Dodgers fall to Red Sox, 4-2, but look to win series

The series finale Sunday against the Boston Red Sox won't make or break the Dodgers' season. Win or lose, they will still have a considerable lead over the second-place Arizona Diamondbacks in the National League West.

But Chris Capuano, who will take the mound for the Dodgers, said the game is important. With the Dodgers dropping a 4-2 decision to the Boston Red Sox on Saturday at Dodger Stadium, they are in danger of losing a series for the first time since they dropped two of three games to the Pittsburgh Pirates in mid-June.

"We've been on a great streak," Capuano said. "We haven't lost a series in a while. So tomorrow's a big game for us. We want to win the game, win the series and keep it going."

The Dodgers are 14-0-4 over their last 18 series.

The fact they had the go-ahead run at the plate in the eighth inning illustrated how dangerous they have become.

After Hyun-Jin Ryu gave up four runs in the first inning and Red Sox starter Jon Lester blanked them over 71/3 innings, the Dodgers closed their deficit to 4-2 in the eighth inning on a two-run double by Adrian Gonzalez. Hanley Ramirez followed Gonzalez's double with a walk, but A.J. Ellis was struck out by closer Koji Uehara to end the inning.

"Even today, the game was 4-0 against Lester, we never felt the game was over at that point," Capuano said. "I think we all felt we were in a great spot to come back and tie or win the game in the end. That's a great feeling on the bench."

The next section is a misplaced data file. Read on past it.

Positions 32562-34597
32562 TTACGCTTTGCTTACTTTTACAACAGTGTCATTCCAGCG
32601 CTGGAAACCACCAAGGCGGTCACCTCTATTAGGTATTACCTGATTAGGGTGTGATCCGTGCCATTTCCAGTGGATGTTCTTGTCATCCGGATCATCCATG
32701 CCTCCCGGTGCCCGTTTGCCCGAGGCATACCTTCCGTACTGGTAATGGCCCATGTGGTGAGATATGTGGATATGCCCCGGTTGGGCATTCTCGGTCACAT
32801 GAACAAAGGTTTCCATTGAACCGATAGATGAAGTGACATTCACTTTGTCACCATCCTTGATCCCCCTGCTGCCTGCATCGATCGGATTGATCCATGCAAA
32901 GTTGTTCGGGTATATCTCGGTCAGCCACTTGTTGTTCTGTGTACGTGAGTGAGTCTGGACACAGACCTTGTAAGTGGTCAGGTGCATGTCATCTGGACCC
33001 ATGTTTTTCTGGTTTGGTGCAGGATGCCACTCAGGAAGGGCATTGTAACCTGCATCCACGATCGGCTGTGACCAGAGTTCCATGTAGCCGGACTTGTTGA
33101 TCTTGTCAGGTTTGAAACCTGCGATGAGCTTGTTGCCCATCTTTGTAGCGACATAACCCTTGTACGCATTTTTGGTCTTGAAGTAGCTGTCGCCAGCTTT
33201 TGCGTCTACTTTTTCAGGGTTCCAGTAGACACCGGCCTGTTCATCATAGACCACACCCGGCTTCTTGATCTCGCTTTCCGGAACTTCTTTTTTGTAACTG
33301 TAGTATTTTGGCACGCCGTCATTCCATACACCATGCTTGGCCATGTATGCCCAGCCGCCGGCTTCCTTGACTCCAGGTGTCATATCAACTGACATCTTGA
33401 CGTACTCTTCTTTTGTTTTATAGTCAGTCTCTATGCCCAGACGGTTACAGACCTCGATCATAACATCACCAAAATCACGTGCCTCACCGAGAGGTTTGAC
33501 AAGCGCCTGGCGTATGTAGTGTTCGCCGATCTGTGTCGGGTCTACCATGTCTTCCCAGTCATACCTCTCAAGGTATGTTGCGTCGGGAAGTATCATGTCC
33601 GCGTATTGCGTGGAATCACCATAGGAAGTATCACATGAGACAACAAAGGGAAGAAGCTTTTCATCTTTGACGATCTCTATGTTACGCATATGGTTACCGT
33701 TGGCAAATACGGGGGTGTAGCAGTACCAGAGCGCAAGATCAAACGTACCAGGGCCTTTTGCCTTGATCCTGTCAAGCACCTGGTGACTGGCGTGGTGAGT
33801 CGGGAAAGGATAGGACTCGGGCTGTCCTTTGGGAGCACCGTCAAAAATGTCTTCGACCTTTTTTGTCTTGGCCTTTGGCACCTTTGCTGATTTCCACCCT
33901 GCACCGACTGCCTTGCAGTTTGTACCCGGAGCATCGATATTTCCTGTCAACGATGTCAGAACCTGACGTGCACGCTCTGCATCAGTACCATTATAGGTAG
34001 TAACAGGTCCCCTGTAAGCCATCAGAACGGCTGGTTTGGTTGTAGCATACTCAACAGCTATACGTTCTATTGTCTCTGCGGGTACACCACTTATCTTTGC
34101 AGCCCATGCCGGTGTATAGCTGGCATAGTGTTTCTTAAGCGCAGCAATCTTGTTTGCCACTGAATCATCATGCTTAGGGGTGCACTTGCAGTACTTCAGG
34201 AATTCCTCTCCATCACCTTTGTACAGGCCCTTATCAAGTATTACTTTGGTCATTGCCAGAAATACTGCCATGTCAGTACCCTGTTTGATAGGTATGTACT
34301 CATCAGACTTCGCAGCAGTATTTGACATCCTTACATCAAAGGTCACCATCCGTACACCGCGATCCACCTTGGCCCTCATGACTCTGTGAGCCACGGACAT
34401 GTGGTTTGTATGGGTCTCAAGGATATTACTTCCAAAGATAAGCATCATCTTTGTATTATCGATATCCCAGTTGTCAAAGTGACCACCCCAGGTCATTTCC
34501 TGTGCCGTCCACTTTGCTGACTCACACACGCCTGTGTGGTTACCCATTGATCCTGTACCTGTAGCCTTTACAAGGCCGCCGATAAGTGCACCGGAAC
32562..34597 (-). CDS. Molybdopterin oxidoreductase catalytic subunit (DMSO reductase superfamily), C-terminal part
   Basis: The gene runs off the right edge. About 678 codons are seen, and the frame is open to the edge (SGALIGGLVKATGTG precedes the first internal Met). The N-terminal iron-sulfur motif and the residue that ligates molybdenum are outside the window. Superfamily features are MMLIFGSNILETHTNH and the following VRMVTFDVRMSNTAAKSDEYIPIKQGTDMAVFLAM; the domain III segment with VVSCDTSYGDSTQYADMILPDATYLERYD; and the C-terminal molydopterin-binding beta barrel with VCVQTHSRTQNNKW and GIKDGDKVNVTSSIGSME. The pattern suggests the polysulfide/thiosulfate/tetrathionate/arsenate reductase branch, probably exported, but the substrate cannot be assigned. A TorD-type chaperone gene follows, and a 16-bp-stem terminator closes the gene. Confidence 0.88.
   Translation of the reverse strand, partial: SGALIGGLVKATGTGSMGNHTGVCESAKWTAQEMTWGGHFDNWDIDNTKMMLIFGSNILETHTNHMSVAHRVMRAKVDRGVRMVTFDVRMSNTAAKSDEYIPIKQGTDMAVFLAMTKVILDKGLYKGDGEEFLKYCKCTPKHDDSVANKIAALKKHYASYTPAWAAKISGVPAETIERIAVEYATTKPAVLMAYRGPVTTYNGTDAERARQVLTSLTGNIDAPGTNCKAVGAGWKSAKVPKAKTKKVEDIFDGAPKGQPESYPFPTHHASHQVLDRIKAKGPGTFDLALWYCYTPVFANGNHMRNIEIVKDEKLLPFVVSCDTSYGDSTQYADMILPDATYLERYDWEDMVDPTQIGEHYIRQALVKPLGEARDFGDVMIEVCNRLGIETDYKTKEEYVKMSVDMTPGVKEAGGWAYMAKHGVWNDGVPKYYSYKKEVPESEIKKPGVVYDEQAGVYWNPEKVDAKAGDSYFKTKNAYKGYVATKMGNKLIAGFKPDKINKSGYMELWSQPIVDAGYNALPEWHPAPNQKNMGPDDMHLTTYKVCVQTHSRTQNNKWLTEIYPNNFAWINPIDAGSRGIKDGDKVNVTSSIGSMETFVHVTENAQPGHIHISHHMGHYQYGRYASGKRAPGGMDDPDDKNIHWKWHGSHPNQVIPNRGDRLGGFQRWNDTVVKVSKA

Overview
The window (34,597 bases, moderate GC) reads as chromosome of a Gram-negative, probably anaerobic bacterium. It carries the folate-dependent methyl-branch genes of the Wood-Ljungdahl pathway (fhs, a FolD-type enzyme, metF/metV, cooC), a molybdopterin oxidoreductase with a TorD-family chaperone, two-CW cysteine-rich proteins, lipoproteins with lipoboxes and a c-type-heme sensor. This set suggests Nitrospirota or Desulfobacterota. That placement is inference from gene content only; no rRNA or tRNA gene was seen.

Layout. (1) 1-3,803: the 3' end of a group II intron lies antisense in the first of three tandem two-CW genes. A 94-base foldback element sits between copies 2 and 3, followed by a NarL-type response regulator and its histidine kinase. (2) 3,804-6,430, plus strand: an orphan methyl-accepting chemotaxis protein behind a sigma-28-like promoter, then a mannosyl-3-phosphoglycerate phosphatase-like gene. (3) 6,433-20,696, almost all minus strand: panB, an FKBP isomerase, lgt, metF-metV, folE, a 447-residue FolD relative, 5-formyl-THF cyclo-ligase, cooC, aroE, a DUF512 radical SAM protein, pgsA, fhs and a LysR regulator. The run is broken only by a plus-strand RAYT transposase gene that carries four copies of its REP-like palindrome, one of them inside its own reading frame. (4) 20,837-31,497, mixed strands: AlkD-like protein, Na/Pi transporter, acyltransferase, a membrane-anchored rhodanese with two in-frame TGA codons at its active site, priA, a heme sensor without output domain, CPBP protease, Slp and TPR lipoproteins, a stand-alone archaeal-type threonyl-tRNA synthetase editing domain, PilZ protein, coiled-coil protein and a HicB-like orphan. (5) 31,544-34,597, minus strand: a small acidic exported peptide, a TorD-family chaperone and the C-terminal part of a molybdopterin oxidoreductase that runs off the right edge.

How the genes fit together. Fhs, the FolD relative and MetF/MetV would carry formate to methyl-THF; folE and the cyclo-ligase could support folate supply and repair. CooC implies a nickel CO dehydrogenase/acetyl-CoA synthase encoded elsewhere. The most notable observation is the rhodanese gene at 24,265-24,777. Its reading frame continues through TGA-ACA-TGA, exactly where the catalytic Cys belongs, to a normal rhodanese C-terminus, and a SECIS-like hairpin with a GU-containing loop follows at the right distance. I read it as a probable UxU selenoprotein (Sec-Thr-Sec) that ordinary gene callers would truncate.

Ryu, who suffered consecutive defeats for the first time in his career, made no excuses for his performance.

He acknowledged he was sick, but insisted that it didn't affect him. He said he had no problems warming up.

"I was actually fine throughout the entire inning," Ryu said through an interpreter.

Ryu plunked Shane Victorino, then gave up a single to Dustin Pedroia. Another single, this one by Mike Napoli, drove in Victorino.

Jonny Gomes hit a three-run home run to left-center field that extended the Red Sox's lead to 4-0.

Before Ryu was pulled for a pinch-hitter in the the fifth inning, he didn't give up any more runs.

"He did a great job of giving us a chance to get back in the game," Ellis said. "Unfortunately, we weren't able to get all the way back."

Even counting the loss, the Dodgers have won 46 of their last 57 games.

With the Dodgers' tear now more than two months long, Manager Don Mattingly said he is past the point of viewing it as a hot streak.

"Yeah, I'm past it," he said. "Because I think these guys believe that they're good. I think they're really confident and together. All those factors tell you that you have a group of guys who are together, having fun. I think they've showed us they get down to business and been consistent."

Mattingly won't discount the possibility of the team maintaining this pace.

"I've always been a believer that the only thing that holds you back is that everybody tells you you're not supposed to win at any certain clip," he said. "We pretty much every day get a decent start. You start running out our starters, they've kept us in almost every game, so you have a chance to win every day. So there's no reason you can't get that team that gets that extra run."

Twitter: @dylanohernandez

Copyright © 2019, Los Angeles Times
EDITION: California | U.S. & World